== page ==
Leibniz formula for Pi. When it is solved for Pi one gets:
Pi=4/1-4/3+4/5-4/7...
And so on since it's an infinite series. Since one can see a pattern that can
easily be defined I concluded that a simple program using a loop could be made.
I decided on using JavaScript for its ease of use and use a for loop. The
program I made at first was mainly:

var Pi=0;
var n=1;
for (i=0;i<=1000;i++)
{
Pi=Pi+(4/n)
n=n+2
Pi=Pi-(4/n)
n=n+2
}

Where the variable "Pi" is the value of Pi, "i" is the number of times the loop
is repeated, and "n" is just a variable to help in the formula. This I however
found could further simplified to:

var Pi=0;
var n=1;
for (i=0;i<=1000;i++)
{
Pi=Pi+(4/n)-(4/(n+2))
n=n+4
}

Of course the more times the loop is repeated, the more accurate your value of
Pi gets, and while 1000 may seem like a large number, the value of Pi which it
calculated is wrong after the 3rd decimal point. I've had it repeat over 100,000
times and it gets more accurate, however, remember that making the number of
repeats can slow down and even crash your browse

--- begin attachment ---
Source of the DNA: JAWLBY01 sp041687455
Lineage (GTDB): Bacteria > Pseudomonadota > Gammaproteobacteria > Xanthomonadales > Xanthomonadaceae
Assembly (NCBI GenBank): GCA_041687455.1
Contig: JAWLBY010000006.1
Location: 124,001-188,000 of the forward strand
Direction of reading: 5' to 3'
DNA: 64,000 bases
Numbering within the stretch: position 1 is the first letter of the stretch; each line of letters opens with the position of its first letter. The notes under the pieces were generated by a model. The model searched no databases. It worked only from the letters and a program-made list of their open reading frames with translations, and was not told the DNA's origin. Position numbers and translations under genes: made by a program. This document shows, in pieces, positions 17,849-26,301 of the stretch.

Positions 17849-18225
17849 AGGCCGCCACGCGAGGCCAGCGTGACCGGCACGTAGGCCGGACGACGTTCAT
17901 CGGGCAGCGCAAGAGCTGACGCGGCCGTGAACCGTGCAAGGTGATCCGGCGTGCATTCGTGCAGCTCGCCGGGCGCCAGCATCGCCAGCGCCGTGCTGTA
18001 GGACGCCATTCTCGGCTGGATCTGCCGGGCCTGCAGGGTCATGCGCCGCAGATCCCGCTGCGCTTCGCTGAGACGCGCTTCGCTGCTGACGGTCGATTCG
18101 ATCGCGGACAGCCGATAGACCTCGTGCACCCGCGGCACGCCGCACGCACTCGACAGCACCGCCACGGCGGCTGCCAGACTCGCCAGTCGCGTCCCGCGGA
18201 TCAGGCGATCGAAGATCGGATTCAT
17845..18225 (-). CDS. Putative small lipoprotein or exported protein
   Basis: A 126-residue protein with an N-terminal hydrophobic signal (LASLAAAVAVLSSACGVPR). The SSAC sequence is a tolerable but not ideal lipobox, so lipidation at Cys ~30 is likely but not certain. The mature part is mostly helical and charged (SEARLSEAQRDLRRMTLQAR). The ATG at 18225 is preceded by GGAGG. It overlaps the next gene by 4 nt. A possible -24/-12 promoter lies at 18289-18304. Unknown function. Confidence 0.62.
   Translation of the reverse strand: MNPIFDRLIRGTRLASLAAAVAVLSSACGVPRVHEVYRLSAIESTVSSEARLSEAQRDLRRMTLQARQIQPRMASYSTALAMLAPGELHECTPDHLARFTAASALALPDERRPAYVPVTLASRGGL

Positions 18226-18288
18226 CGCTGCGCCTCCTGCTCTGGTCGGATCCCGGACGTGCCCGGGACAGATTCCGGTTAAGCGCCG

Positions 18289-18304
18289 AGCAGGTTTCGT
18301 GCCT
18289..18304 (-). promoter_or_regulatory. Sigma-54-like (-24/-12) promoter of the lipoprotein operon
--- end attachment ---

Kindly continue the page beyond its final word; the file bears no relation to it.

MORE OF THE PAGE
The maximum decimal places in javascript is limited to15.
So you cannot get more than 15 decimal places.

Viete's Series
The first infinite sequence discovered in Europe was an infinite product, found
by French mathematicianFrançois
Viètein
1593:

Wallis's Series
The second infinite sequence, found in Europe byJohn
Wallisin
1655, was also an infinite product:

Leibniz's Series
Madhava of Sangamagrama,
a Indian mathematician, formulated a series that was rediscovered by scottish
mathematicianJames
Gregoryin
1671, and byLeibnizin
1674:

Nilakantha's Series
An infinite series for PI published byNilakanthain
the 15th century is:

The calculation ends when two consecutive results are the same.
The accuracy of π improves by increasing the number of digits for calculation.

In 1914, the Indian mathematician Ramanujan discovered the formula for computing
Pi that converges rapidly.
In 1987, Chudnovsky brothers discovered the Ramanujan-type formula that
converges more rapidly.